The Connecticut have the option under the Federal Statute to provide these services and it would be reimbursed to them and the court in effect urged Connecticut therefore to drop the regulation and to pay for the services for which plaintiffs were asking.

Connecticut chose instead, however, to continue its ban on payments for abortions and then asserted that it had a right to limit its program to necessary services and that it had a strong fiscal interest.

The fiscal interest as noted by the District Court is really none existent in that case because it was in the record in fact that abortion is only a fraction as costly as normal child birth.

And that it is many times less costly than any complication of child birth such as the cesarean section.

Moreover by definition, the newborn child with its mother will be eligible for aid to families with dependent children which at the time of this litigation for a family consisting of an adult and a child was $209.00 per month at a minimum, not including eligibility for other services which may have been available.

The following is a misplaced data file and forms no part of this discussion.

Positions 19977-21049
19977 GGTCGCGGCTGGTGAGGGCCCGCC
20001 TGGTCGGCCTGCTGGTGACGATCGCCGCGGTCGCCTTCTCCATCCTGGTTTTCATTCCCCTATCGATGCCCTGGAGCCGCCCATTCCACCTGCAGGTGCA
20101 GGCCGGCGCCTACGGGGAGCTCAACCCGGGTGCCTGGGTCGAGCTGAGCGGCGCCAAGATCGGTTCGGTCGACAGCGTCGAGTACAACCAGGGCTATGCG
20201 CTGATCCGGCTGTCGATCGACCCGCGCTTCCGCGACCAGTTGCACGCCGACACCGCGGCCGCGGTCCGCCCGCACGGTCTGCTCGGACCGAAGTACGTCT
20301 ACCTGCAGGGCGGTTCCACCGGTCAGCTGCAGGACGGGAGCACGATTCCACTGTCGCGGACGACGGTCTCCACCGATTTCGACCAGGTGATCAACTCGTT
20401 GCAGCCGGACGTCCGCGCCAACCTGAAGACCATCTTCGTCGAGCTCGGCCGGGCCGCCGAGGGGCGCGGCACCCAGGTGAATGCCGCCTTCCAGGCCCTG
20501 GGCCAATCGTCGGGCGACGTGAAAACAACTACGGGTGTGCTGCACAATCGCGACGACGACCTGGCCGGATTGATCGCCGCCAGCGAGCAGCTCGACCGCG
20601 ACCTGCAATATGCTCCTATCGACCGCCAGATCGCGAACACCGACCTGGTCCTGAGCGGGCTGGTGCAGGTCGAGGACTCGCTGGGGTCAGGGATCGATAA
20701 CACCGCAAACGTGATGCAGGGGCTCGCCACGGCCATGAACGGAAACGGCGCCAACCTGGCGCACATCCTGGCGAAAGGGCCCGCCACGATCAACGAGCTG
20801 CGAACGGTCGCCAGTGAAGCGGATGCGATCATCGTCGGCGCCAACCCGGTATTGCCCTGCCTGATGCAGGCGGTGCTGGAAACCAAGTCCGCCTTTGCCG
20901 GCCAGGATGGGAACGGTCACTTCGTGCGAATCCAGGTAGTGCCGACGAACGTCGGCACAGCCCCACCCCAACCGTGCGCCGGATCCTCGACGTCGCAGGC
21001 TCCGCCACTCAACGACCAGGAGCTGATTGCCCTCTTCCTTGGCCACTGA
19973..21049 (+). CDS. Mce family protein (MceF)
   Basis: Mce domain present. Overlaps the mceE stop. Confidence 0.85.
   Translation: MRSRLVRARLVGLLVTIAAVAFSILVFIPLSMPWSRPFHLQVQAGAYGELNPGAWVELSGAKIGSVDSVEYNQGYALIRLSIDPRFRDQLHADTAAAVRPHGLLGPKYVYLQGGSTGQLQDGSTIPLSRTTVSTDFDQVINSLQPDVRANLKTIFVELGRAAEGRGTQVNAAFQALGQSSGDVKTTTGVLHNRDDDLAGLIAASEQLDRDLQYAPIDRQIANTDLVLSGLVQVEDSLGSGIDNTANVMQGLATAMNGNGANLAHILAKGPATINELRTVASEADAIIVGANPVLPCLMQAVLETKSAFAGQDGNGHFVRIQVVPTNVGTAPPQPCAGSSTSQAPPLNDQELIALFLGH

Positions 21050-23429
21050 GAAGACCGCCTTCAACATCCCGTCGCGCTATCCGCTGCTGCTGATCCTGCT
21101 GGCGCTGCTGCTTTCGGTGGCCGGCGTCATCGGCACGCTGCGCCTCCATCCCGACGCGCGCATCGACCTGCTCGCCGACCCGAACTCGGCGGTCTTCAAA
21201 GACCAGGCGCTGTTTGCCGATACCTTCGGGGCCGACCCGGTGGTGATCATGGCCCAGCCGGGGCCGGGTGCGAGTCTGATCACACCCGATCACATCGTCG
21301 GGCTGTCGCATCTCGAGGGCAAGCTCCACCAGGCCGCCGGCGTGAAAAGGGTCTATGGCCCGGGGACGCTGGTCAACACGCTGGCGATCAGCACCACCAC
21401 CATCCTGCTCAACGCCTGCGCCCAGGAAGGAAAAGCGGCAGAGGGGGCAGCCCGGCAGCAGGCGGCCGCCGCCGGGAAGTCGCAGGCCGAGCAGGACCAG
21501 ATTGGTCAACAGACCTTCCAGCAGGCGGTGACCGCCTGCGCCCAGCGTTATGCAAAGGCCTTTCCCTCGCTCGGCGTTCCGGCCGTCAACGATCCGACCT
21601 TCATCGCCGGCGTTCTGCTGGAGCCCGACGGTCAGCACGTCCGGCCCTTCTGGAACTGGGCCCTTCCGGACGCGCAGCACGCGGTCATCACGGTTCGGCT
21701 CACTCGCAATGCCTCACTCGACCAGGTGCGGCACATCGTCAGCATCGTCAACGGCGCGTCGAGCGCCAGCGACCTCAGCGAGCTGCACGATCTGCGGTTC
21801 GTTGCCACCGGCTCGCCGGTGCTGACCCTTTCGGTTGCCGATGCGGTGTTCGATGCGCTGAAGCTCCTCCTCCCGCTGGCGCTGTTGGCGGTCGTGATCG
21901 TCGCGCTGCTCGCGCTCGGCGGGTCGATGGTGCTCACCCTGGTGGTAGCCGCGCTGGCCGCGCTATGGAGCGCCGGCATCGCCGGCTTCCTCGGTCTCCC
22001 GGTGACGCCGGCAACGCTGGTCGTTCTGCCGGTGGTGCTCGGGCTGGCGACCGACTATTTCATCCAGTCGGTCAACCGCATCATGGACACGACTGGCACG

John Paul Stevens:

Mrs. Katz, I’m not sure that completely meets your opponent’s argument.

As I understand him, he’s saying that if we eliminate the line between necessary and unnecessary, you’ll have to have a whole host of additional services which will unfold cost over and above just the abortion cost and that that’s what you have to measure on both sides of the scale?

Lucy V. Katz:

Yes Mr. Justice Stevens, but that is logically not a persuasive argument because we are — Connecticut would not in fact have to pay for a whole host of services.

We are arguing that abortion is a necessary service.

John Paul Stevens:

Well, the District Court, that they talked about cosmetic surgery, the District Court said well, that’s different because it is not a constitutionally protected right, but I just wonder if that’s valid.

Do you suppose the state could constitutionally pass a statute that said nobody shall have cosmetic surgery?

Lucy V. Katz:

Nobody in the entire state?